Wednesday, Second Week of Advent
December 12, 2007
"For truly I tell you, if you have faith the size of a mustard seed, you will say to this mountain, 'Move from here to there,' and it will move; and nothing will be impossible for you."
What Is Possible
Christmas is a time of hope and possibility. It's an exciting new beginning, like the start of a new school year. The season goes about making magic all by itself, but each year I believe my wishing will make it even more magical. All this expectation and anticipation about Christmas is what makes Advent so wonderful and at times, so stressful.
I believed in Santa Claus, of course. I lived in a house with a broad, flattish roof and a wide fireplace, so a visit from the jolly old elf truly seemed possible.
Later, I believed in the possibility of finding a horse waiting outside for me on Christmas morning. This necessitated my parents seeing as I did that our garage would be a great place for a horse, not to mention finding the money to buy (and feed) one.
Visiting Austria at 20, I hoped to attend a Christmas concert by the Vienna Choir Boys. That possibility didn't happen either. It turned out that the group took a long break in December.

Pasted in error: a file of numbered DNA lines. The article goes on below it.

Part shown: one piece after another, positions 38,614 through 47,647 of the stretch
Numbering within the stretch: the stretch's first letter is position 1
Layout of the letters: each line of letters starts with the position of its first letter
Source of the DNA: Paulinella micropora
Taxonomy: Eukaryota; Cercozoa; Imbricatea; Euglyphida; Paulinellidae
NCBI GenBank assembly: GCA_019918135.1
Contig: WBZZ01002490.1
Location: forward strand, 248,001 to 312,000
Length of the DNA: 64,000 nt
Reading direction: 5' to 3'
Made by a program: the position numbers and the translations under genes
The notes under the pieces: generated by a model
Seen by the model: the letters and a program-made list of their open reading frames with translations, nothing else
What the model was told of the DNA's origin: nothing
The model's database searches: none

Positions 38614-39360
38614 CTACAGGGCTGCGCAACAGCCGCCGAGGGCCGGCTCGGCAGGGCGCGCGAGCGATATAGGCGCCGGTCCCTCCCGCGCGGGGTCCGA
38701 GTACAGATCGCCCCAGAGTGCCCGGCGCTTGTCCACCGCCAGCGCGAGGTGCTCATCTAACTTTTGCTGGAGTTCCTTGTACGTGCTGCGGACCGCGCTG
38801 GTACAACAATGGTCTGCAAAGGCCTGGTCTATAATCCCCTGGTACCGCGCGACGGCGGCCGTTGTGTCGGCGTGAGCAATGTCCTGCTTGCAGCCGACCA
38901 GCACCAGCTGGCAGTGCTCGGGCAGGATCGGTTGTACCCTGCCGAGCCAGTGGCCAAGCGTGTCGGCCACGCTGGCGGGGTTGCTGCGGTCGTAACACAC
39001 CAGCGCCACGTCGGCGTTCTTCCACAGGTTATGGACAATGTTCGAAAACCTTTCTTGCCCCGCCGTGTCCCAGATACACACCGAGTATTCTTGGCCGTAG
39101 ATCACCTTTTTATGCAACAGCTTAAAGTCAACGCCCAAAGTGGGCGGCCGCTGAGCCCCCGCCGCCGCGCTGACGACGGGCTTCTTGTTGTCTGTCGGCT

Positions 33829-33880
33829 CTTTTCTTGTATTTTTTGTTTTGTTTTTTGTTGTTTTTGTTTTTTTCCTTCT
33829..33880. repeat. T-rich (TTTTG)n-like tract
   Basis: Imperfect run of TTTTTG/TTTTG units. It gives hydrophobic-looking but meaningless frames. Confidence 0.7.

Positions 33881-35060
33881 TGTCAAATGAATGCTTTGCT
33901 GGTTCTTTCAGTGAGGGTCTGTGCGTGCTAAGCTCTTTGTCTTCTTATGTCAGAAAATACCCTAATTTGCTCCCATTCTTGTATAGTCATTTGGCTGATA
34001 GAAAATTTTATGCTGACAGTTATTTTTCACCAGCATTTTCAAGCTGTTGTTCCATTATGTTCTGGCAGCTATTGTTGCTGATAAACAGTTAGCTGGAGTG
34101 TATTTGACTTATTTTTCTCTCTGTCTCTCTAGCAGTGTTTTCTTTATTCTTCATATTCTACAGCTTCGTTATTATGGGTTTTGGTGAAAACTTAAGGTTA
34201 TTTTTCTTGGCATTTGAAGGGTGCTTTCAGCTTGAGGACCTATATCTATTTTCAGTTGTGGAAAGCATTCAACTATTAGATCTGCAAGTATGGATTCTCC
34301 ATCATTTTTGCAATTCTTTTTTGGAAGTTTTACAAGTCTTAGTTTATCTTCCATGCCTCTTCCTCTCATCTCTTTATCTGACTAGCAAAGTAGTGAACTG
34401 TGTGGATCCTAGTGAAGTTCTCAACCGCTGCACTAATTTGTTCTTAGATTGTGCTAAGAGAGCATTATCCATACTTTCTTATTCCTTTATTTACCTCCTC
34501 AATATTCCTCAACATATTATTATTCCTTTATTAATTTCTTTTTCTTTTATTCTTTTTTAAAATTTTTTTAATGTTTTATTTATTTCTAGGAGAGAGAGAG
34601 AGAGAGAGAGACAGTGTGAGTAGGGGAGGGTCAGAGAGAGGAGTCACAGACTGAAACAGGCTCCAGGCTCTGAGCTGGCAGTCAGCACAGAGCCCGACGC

For a long time now, I have believed in mundane possibility that I would finish "everything" before Christmas Eve: shopping, wrapping, baking, decorating, cleaning, ironing, painting, polishing, etc. This never happens because I add too much to the list of "everything" I "need" to do.
This year, I may have gotten it right. After a decades-long break, I started piano lessons a few months ago. This Christmas, it is possible that I will be able to play (with correct fingering and rhythm!) a few carols so my family can sing together.
I think this just might work because it doesn't require elf magic or someone else's money or the right schedule. And it's not on the list of "everything" to do. It's just part of how I'm trying to live this month. With 5 minutes here and 10 minutes there, I work at creating a gift of music for my family (and for me). And maybe I will find that small bits of time and small hopes about what's possible add up to a new kind of Christmas magic.
-- Candy Paris